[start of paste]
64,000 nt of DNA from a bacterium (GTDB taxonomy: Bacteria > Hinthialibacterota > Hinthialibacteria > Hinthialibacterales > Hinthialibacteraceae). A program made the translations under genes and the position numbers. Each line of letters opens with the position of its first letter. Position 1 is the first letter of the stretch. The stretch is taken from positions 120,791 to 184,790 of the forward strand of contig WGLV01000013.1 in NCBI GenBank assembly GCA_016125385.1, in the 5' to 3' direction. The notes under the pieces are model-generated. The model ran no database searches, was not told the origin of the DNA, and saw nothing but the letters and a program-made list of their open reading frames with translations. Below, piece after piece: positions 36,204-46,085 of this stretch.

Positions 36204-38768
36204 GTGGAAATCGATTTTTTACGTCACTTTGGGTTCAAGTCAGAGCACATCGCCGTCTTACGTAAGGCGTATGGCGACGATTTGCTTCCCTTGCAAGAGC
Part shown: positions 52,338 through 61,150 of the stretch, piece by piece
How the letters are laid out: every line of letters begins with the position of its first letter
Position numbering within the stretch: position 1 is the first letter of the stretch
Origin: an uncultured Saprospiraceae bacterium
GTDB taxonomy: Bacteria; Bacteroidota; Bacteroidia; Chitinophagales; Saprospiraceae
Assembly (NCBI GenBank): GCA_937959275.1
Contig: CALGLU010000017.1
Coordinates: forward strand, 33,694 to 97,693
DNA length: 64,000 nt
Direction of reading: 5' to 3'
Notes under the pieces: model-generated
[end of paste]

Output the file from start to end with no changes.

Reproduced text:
64,000 nt of DNA from a bacterium (GTDB taxonomy: Bacteria > Hinthialibacterota > Hinthialibacteria > Hinthialibacterales > Hinthialibacteraceae). A program made the translations under genes and the position numbers. Each line of letters opens with the position of its first letter. Position 1 is the first letter of the stretch. The stretch is taken from positions 120,791 to 184,790 of the forward strand of contig WGLV01000013.1 in NCBI GenBank assembly GCA_016125385.1, in the 5' to 3' direction. The notes under the pieces are model-generated. The model ran no database searches, was not told the origin of the DNA, and saw nothing but the letters and a program-made list of their open reading frames with translations. Below, piece after piece: positions 36,204-46,085 of this stretch.

Positions 36204-38768
36204 GTGGAAATCGATTTTTTACGTCACTTTGGGTTCAAGTCAGAGCACATCGCCGTCTTACGTAAGGCGTATGGCGACGATTTGCTTCCCTTGCAAGAGC
Part shown: positions 52,338 through 61,150 of the stretch, piece by piece
How the letters are laid out: every line of letters begins with the position of its first letter
Position numbering within the stretch: position 1 is the first letter of the stretch
Origin: an uncultured Saprospiraceae bacterium
GTDB taxonomy: Bacteria; Bacteroidota; Bacteroidia; Chitinophagales; Saprospiraceae
Assembly (NCBI GenBank): GCA_937959275.1
Contig: CALGLU010000017.1
Coordinates: forward strand, 33,694 to 97,693
DNA length: 64,000 nt
Direction of reading: 5' to 3'
Notes under the pieces: model-generated